Translators ruin good books.

On Christmas day, Santa gave me a very nice book about digital photography, by Michael Freeman. The book contains lots of interesting information and tips for the digital SLR photographer. The only problem with the book is, that the Dutch translation of it is absolutely terrible to read. The sentences do not “flow” naturaly, and almost feel as if they were litteraly translated word-by-word from the English version.

Because the book contains information I’m interested in, I tried a bit harder to read the kindergarten translation method by translating the sentences back to English in my head. Suddenly the book made much more sense. But every now and then, about once every page, the translators use Dutch words which I have never ever heard of, which often aren’t even close to the correct translation of the technical term originally used by the author.

An example: On page 23, the dutch word “conjugatie” is used. I never heard of this word so I looked it up in the dictionary, wikipedia and some other online sources. The word seems to be a mostly medical term, and can be a synonym for the Egnlish words “relation” or “connection”. This is realy strange, because the word is used in a text where the focal point is discussed.

Another example. On page 31, the Dutch term “fotosiet” is used. I couldn’t even find a definition of this word, but when searching for the Dutch word “siet”, I found that this word is used mostly in very old scripts, from the year 1700 to 1800, and the word is not used in normal Dutch nowadays.

All in all, John Degen and Ammerins Moss-de-Boer of “Deul & Spanjaard” should give up translating technical photography books like these. It is ruined. I’ll try to get an English copy of this book, and maybe even talk to Michael Freeman about the way this book is not fit for the Dutch market in the current translation.

Book information:

Title: Digitale Fotografie, de spiegelreflexcamera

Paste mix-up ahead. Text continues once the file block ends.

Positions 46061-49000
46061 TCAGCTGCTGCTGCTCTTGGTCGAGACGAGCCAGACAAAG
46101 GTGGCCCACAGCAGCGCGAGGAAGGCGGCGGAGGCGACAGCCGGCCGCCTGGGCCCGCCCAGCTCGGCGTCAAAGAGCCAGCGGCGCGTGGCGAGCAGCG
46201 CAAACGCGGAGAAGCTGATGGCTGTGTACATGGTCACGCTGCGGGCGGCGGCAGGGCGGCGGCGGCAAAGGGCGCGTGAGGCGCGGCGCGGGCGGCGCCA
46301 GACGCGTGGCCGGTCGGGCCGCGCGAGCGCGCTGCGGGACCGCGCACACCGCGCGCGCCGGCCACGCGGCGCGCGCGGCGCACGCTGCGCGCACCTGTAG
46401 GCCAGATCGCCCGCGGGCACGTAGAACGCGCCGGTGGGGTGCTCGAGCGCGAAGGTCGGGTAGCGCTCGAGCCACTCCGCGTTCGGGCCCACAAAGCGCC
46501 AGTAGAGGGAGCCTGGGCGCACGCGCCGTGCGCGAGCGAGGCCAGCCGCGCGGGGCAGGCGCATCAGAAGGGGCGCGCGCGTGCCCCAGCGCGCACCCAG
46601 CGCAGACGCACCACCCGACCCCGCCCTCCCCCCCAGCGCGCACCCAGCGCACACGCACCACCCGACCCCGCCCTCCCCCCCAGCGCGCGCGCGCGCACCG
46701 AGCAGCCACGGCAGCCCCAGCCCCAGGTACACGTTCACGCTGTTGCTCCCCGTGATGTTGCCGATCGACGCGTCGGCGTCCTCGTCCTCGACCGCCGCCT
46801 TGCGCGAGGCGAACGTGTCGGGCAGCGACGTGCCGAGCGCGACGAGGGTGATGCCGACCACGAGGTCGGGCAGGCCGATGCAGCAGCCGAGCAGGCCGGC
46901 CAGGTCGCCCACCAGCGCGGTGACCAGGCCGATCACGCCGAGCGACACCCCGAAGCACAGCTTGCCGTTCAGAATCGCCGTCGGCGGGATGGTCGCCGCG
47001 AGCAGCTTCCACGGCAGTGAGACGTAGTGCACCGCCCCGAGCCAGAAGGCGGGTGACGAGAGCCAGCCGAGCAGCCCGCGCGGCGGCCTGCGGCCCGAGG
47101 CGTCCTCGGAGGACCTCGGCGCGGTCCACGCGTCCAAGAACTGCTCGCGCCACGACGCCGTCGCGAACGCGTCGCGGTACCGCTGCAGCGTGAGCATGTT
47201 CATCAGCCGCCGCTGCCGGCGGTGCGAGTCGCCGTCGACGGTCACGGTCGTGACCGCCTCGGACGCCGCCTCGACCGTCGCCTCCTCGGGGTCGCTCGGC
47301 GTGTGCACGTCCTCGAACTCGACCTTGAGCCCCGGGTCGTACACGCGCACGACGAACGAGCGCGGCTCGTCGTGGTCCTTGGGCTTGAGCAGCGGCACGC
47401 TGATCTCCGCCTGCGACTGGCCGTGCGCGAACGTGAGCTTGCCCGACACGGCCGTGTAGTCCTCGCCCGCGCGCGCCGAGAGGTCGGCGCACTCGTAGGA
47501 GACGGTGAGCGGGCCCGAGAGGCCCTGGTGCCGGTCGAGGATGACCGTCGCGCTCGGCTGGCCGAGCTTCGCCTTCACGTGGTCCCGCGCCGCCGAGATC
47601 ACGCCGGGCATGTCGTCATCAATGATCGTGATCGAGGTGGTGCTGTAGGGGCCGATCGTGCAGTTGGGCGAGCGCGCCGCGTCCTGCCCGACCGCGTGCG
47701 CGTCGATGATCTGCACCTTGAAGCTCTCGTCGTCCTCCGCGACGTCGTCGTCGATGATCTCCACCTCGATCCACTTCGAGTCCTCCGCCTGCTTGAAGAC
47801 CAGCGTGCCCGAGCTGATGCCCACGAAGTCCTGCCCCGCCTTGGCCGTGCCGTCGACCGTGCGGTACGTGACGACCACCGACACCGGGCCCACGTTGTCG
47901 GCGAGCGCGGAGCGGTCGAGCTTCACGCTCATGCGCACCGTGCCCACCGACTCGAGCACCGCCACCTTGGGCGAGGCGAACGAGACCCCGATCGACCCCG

Author: Michael Freeman
Translators: John Degen and Ammerins Moss-de-Boer
Translation Company: Deul & Spanjaard, Groningen
ISBN: 978-90-5764-637-9
Publisher: Libero

Do not buy the Duth version of this book!


3 Responses to Translators ruin good books.

  1. Joop says:

    I already got it… 😀
    But if you look at the content, and not at all individual words, it is a great book!

  2. rolfje says:

    Stopped reading the book. To…hard…to…read…sen…ten…ces. Must… Google… Every… 2nd… Paragraph…

    Anyway, I’m fairly irritated when reading this book. John and Ammerins failed to go through the trouble of translating “guide number” into “richtgetal”, but translated “key” to “sleutel”, while the writer means “tonaliteit” or “kleurtoon”. Sjeesz. Brain hurts.

    I can’t explain how irritated I get when I see that people ruin stuff by what seems to be details, but actually is a very important part of the look and feel of a product. The book is on the shelf, I figured I can Google this information quicker without the help of this piece of fireplace-fuel.

    Deul & Spanjaard should get an Internet connection, and bookmark I guarantee that they’ll do a 100% better job. No wait, stop translating altogether, and start a new career as envelope spunge, that’s harder to screw up.

  3. Hannah says:

    I was googling this book after seeing it in a store to see if I could get it cheaper online. That is how I found this blog.
    But thanks to you I now know I’d better look for it next month when I am in the US anyway.
    So thank you for this blog entry!!! xxx

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